The cast mulls over ‘We Did It Together,’ McKinney’s new play opening Friday – Herald & Tribune

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A new play will open this weekend in Jonesborough, telling the story of Tennessee’s oldest city from those who know it best.

Local playwright and McKinney Center Outreach Director Jules Corriere found inspiration for his latest play, “We Did it Together,” simply by living in the community.

“I was inspired by so many of the stories we collected. A common theme for so many was about coming together to accomplish something – whether it’s a family, a neighborhood and sometimes, like during the election of Ernest McKinney, Sr., the whole community,” Corriere said.

“The McKinney Center has now trained many story collectors. They and I go out into the community and collect the stories and then they get transcribed, and it’s when I read all the transcripts that I start to see how someone’s story connects to someone’s story else. I am so inspired by the humanity in each person’s story. We all face challenges; it’s something we have in common. And something the people of Jonesborough have in common is how we all come together, regardless of our differences, when the times demand it.

The play is set in the 1950s and 1960s and, according to Corriere, is based on real stories from community members, and is filled with song and dance, original music and lots of heart.

“Our cast is made up of community members from many walks of life and ages, which reflect the many different stories in the play,” she said. “We had a six-week rehearsal period and are now about to open.”

The cast of “We Did it Together” had the opportunity to bring stories to life and share them in a unique and entertaining way. But a lot goes into a play of such historic breadth, according to cast member Beth Herron.

“Preparation revolves around honesty; balance the emotional weight and the factual thrust of the scene, and, against the entirety of the script,” Herron said. “My favorite part of the production was the wonderful microcosm of society needed to reflect the subject matter. Strangers being grafted into the family, to participate in a unified vision.

Herron adds that she wants people to take away “the immense dignity of their own humanity rightly lived in love.”

Doug Gross said his favorite part was watching the game evolve and grow.

“It started as one entity in the form of Jules’ screenplay, drawn from his immense amount of research. Then they added original music, musicians, cast, director, and finally a choreographer,” he said. he said, “At every step, he became so much more than the sum of his parts. Watching him grow was amazing, and to be a part of him is humbling.”

“I hope the public sees how much more there is for their neighbors and friends. I’ve read some of the cast members’ surnames etched on the walls of the McKinney Center, and I never would have thought that I walked around the city rubbing shoulders with those who changed the history of this city. Now I can share the same tune with those who lived it. I hope they really understand in this age of divisions to how “we did it together”.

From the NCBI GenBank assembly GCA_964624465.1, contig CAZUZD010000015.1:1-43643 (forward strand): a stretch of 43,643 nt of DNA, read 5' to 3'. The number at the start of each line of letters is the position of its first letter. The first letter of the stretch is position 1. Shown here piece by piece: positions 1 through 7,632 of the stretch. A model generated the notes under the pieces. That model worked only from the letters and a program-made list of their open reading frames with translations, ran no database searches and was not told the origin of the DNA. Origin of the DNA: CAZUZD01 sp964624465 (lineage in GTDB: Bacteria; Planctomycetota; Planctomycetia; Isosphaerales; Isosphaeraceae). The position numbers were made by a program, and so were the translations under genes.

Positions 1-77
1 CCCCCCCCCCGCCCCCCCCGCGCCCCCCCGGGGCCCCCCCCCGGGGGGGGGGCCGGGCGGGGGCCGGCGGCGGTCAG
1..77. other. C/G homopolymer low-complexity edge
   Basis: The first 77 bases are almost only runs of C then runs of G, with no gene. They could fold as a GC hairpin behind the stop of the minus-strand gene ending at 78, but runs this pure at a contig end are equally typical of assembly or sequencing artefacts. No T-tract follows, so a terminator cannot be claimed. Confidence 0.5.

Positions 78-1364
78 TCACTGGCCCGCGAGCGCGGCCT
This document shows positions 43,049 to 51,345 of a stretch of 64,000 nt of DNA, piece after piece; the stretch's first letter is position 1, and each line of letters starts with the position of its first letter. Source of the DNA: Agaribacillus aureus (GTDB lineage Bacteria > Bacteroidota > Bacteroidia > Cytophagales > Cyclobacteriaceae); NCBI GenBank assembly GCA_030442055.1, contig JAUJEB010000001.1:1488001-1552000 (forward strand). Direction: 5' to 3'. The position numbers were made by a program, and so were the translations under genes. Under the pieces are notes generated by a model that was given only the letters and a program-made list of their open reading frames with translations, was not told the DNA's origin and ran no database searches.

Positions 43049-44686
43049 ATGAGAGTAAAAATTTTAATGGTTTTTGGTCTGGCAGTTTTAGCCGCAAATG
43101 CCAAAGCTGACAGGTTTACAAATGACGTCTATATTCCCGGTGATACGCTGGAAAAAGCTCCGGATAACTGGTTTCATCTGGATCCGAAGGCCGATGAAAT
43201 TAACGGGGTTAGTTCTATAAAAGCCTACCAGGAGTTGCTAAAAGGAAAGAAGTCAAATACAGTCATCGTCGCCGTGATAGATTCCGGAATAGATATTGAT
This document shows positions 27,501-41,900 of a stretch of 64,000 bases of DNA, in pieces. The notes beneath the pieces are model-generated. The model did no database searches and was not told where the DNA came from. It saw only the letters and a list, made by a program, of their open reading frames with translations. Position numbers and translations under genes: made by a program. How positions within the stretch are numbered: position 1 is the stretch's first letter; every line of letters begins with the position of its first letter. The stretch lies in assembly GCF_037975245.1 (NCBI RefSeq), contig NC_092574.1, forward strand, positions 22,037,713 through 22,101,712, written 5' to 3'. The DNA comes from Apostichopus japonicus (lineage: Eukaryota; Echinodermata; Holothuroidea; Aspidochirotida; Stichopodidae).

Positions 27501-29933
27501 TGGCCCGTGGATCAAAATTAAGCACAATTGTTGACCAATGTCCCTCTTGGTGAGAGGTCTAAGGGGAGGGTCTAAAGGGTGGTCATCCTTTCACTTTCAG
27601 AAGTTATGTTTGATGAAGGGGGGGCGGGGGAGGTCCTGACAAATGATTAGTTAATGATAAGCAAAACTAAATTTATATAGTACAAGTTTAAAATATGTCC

With such a connection, the actors have formed what Herron considers a special bond.

“To the actors, you have enriched my life just by being yourself. Art imitates life; our art lives from birth!” she says. “Also, it’s always considered an honor to celebrate magic with you, Jules Corriere, Brett McCluskey, Makenzie Emmert, Kevin Iega Jeff and Richard Owen Geer.”

Additionally, Gross offers appreciation to those who have been part of such a carefully crafted storytelling experience.

“There are so many things I would like to say to Jules and the other cast members. And more than that to Richard, our director, and Iega, our choreographer, and Heather our composer. It was eye-opening. been a lot of work, a huge commitment and a privilege,” he said. After presenting such an eye-opening, captivating and historic story, what’s next for Corriere?

“After being selected and winning several film festivals with my last two scripts, I’m working on another short script, which is also derived from the same kind of real-life experiences you see in this new play,” she said. declared. “I think it’s very important to give voice to the real experiences of ordinary people, because they inspire us. When we see their struggles and triumphs, we believe we can overcome our own obstacles, because someone like us did. Our stories connect us to each other through our common humanity. These are the stories I like to write.

“Thank you (to the cast) for the heart you bring to this piece, and for putting yourself in your neighbors’ shoes and bringing their stories to life – making us laugh and caring about each other in a deep way. “

“We Did it Together” opens Friday, June 3 and runs weekends through June 12 at the McKinney Center with evening and matinee performances.

Tickets are $17 for general admission and $13 for seniors and students. Groups of 10 or more enjoy a group rate of $13 each. Tickets available at

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